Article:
Almost 1,000 college students from around the Midwest traveled through snow and ice for up to 16 hours to converge in Wichita, Kansas the weekend of February 16-17. The destination for their pilgrimage — the 27th annual Midwest Bisexual Lesbian Gay Transgender Asexual College Conference (MBLGTACC), which the organization bills as “America's largest and oldest continuously-held conference for queer and trans+ college students.” This year, for the first time ever, the United Church of Christ served as the student-run event’s premier financial sponsor.
MBLGTACC usually draws more than 2,000 participants, but treacherous weather impacted this year’s numbers. Despite the freezing rain, spirits remained high at this event, an annual tradition for many participants and presenters. Students from schools across Michigan, for example, represented campus groups who have been attending and supporting MBGLTACC for more than 10 years, and they see campus representation as a source of pride.
Several of the students cited education as a primary reason for attending. “I’m a welding major, I don’t know gender theory!” exclaimed first-year student Axel Laurain of Ferris State University in Big Rapids, Michigan. Laurain, who identifies transgender, explained that MBGLTACC is the only place he can come to learn more about all of the issues that affect him and his peers and allies.
Trinity Dearborn of Iowa State University agreed. “For example,” they said, “This year I learned about ableism and the intersectionality [of ableism and LGBTQ+ experience].” Dearborn doesn’t identify as personally impacted by ableism, but they appreciated the opportunity to broaden their awareness and support for a related community.
In between workshops, plenary sessions, and entertainment, students could tour the Expo Center, where a booth for the United Church of Christ was prominently visible and staffed mostly by members of a local Wichita congregation, Pilgrim UCC. Rainbow-comma-branded fidget spinners were among the coveted swag items offered along with stickers, brochures, and information about UCC congregations in Midwestern states.
The inspiration for the UCC’s sponsorship of MBLGTACC 2019 originated in conversations between Kansas-Oklahoma Conference Minister Edith Guffey and Wichita Pastor Phil Hodson. When Guffey pitched the idea of showing up, Hodson agreed immediately.
“We can’t just talk about being Open and Affirming in our bulletins, for people who come inside,” said Hodson. “We have to put our ONA values in the public square, for everyone to see.” For Pilgrim UCC in Wichita, that now includes a 12-foot long Pride flag on the campus grounds. “Some people were resistant to the idea, they were worried about what people would say or what would happen to the church property. But nothing bad has happened. Instead, what we’ve seen is new people showing up every Sunday. We’ve had people drive by our church and call or write letters just to tell us, ‘Thank you for being here.’”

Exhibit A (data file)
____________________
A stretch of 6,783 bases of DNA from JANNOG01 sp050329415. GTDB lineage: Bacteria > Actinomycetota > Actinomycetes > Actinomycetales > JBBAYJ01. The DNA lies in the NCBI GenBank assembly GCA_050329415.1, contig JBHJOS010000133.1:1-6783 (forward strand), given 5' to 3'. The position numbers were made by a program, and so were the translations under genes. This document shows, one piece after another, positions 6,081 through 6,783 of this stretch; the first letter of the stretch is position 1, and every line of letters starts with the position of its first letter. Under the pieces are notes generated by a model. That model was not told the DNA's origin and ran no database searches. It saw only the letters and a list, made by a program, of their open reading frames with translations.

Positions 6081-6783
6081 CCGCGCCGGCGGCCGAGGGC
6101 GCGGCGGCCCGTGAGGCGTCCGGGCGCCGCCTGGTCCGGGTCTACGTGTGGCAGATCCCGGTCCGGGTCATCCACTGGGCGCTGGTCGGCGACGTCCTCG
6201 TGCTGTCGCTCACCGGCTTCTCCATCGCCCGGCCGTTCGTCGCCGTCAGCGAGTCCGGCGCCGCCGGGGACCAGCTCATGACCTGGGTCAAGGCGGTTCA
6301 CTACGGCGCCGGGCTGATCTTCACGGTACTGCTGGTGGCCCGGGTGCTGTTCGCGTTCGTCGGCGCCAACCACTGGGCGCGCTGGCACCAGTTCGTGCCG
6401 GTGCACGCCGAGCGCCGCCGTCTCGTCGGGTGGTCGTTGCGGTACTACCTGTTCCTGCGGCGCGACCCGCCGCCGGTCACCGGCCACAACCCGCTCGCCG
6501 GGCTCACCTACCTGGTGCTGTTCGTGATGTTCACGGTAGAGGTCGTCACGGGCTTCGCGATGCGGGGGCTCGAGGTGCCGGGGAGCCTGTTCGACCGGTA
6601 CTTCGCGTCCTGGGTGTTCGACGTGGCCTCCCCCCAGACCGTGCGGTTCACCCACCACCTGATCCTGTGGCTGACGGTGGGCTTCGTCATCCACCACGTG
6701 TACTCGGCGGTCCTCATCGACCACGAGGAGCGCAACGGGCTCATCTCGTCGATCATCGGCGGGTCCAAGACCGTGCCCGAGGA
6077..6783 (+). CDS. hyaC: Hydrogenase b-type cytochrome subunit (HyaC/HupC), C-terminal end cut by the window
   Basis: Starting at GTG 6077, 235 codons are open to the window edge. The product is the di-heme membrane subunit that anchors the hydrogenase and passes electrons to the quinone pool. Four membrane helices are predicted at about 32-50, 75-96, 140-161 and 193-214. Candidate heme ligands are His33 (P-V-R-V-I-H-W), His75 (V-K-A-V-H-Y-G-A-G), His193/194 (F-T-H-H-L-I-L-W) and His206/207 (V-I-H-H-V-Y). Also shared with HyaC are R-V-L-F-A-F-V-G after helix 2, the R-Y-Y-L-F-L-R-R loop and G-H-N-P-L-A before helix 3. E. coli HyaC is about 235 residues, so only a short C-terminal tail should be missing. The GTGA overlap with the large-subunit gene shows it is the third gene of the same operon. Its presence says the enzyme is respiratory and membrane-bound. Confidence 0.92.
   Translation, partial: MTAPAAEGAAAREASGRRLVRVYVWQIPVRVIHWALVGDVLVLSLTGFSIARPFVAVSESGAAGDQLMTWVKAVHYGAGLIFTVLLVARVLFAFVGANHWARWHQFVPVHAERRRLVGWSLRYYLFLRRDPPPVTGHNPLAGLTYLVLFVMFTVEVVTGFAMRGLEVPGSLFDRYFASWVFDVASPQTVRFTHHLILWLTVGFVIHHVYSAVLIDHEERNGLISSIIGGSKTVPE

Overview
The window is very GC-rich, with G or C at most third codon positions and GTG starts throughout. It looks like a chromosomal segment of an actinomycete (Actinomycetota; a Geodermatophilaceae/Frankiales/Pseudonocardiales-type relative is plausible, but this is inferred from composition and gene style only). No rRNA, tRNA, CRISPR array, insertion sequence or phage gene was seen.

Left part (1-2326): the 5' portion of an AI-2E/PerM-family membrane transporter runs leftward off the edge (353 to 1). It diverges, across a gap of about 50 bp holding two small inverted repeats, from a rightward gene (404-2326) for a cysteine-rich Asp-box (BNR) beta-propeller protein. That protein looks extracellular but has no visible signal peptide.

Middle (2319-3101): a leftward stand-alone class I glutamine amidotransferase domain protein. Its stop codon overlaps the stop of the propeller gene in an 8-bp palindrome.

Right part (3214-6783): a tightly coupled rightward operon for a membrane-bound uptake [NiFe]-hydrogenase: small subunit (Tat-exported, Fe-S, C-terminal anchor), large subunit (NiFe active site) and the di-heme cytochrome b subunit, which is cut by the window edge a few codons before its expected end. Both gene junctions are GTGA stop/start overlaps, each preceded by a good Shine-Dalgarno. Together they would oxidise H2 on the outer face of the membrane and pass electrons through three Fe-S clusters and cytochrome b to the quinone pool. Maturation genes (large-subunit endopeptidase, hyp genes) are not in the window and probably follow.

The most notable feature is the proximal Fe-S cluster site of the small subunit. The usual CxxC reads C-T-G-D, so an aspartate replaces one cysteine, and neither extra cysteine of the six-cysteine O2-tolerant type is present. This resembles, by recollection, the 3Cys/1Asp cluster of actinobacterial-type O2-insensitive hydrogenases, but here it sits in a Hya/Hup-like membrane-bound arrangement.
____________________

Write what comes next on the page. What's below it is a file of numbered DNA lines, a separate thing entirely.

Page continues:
Building on this positive experience, Pilgrim UCC was eager to participate with MBLGTACC 2019, but they didn’t have the funds to offer sponsorship. When Hodson turned to Guffey for support, she immediately agreed. She also reached out to the UCC and her fellow Conference Ministers in states that were likely to have students attending the gathering. “The West Central Region readily agreed to contribute to the sponsorship, as did John Dorhauer and the Michigan Conference. The Indiana-Kentucky and Ohio Conferences signed on as well,” Guffey said. “It wasn't initially about just getting the money needed. It was about their buy in to get our name out there to these students.” The UCC General Minister and President responded with a $1,000 commitment, and with the Conferences, gathered more than $8,000 to secure a Premier Sponsorship.
Student responses to the UCC presence at the event were cautious but mostly positive. “Almost all of the students who’ve visited our table have had one of two reactions,” Hodson said. “They’ve come to simply say thank you; or they’ve come to ask, with honest curiosity, why a church would want to be here.” Most were surprised to learn that the UCC is the event’s top sponsor.
The Michigan student caucus agreed that, on all of their campuses, Christian groups are “aggressive” but not welcoming or affirming of queer and trans+ people. Many of them described individual local pastors who have built a relationship with their student groups, though not always with the full backing of a local congregation. Students from Northern Michigan University, located in Michigan’s Upper Peninsula, quickly dismissed the possibility of finding a truly queer and trans-friendly church anywhere nearby. Like so many of the midwestern college students at MBLGTACC, this is the one place and time of year where they can truly be surrounded by people who accept, love and celebrate them completely.
Hodson sees the event as a critical opportunity to extend hospitality. “We know that college-age youth identify as the loneliest generation,” he said, citing a recent study by CIGNA . “They’re so connected through social media, but they don’t feel like they have anyone they can really talk to. We believe in the Gospel, that every person alive is God-breathed, that every person is a beloved child of God, and we have to keep saying it because so many people have never heard it, especially in the Midwest.”
The Rev. Rachael Pryor is part-time pastor of Andover Lutheran Church, a small ELCA congregation in Windom, Kansas. She holds standing in the Kansas-Oklahoma Conference, UCC, where she is also the 3 Great Loves Coordinator.